Welcome to the Nanoscale Physics Research Laboratory

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The Nanoscale Physics Research Laboratory was established in 1994 - the first centre for nanoscience in the UK - and formally opened in the Physics East building in May 1996 by Professor Sir John Cadogan FRS. The second phase of the Lab, the Nanoscale Science Facility, was opened in May 2004 by Professor Sir Michael Pepper FRS.

The NPRL now encompasses a flourishing range of both fundamental and applied research programs. An interdisciplinary and international approach is central to the ethos of the Lab. Collaborations with other departments (Chemistry, Environmental Research, etc) are enhanced by their proximity on campus, while the Lab sustains international research collaborations with a whole series of partners in Europe and worldwide.

The NPRL is also committed to the transfer of new concepts and technological innovations from the research lab into industry, including our spin-out companies, creating new opportunities for sustainable economic development.

Recent News


An Unfamiliar Facet of Birmingham Discovered
Monday 15 June 2015

Birmingham played host to a select group of leading European nano-scientists this week, who travelled from Tampere, Helsinki, Iceland, Leuven, Juelich, Genoa, Johnson Matthey and the National Physical Laboratory for the first European Workshop on Fundamental Aspects of Clusters for Emerging Technology (FACET). Considerable progress was reported in both experimental and theoretical studies of the atomic structure of size-selected clusters as well as emerging applications in catalysis, metrology and biomedicine. Many fruitful discussions took place and delegates were delighted to discover just how green Birmingham is: the photo was taken beside the lake which is hidden behind the Conference Park and entered via the Winterbourne Botanical Garden (a heron was in attendance). Did you know that Birmingham is included in the Rough Guide’s Top 10 Cities in the World to visit?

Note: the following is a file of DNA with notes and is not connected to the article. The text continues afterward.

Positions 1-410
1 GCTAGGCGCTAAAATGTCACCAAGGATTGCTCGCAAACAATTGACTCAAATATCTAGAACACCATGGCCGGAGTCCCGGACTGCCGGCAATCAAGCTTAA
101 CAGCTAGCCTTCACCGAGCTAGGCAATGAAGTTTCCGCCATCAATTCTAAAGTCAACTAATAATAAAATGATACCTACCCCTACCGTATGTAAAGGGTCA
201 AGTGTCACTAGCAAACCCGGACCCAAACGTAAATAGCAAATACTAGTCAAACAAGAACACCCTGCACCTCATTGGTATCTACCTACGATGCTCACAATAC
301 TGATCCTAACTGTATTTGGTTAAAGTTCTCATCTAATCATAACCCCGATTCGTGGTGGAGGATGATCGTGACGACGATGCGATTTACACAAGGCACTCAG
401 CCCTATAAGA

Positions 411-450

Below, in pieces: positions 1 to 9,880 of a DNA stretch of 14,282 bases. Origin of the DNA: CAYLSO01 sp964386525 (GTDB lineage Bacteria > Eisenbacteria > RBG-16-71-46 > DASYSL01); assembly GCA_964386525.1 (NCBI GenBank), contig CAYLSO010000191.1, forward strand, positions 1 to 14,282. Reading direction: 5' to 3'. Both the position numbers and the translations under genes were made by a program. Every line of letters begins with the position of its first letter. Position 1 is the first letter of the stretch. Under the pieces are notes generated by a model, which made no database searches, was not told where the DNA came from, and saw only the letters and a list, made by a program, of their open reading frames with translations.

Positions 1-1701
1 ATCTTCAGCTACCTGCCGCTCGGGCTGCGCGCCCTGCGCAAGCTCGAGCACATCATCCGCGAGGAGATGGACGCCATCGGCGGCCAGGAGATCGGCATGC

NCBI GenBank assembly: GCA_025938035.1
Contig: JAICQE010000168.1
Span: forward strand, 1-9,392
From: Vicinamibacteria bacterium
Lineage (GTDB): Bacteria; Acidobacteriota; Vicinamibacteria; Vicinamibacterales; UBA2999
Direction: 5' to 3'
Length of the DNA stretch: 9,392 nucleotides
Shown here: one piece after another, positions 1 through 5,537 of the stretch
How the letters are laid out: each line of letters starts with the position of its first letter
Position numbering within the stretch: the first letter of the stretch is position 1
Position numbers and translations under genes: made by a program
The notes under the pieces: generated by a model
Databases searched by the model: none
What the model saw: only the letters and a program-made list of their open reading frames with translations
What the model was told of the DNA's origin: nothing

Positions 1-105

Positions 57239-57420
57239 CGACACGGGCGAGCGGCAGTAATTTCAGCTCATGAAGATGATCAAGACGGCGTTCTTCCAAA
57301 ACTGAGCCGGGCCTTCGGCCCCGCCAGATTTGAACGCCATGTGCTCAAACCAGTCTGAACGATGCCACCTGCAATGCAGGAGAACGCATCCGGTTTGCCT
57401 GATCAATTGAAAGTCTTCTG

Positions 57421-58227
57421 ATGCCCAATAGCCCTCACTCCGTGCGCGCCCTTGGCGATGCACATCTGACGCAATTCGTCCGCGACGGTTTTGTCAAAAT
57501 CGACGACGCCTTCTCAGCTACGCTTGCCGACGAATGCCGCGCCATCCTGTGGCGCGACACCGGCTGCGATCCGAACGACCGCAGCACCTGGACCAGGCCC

Richard Appointed Professor in Nanjing University
Tuesday 28 April 2015

Today marked a major strengthening of the relationship between the University of Birmingham and Nanjing University with the Inauguration of Richard as Professor in the College of Physics at Nanjing, a post which will run concurrently with his Chair in Birmingham. The photo shows Richard with Prof Zhemin Tan the vice president of Nanjing University at the Ceremony. In his acceptance speech Richard highlighted the remarkable way in which Prof Guanghou Wang and colleagues have created the cluster physics research community across China, and the honour he felt in being appointed to Nanjing’s physics department, consistently ranked amongst the best in China. In addition to the cluster physics link, Richard’s trip identified common interests between Birmingham and Nanjing in aberration-corrected electron microscopy as well as scanning tunnelling microscopy of functional materials, so the potential for fruitful interactions is substantial.

Hollywood Clusters
Tuesday 21 April 2015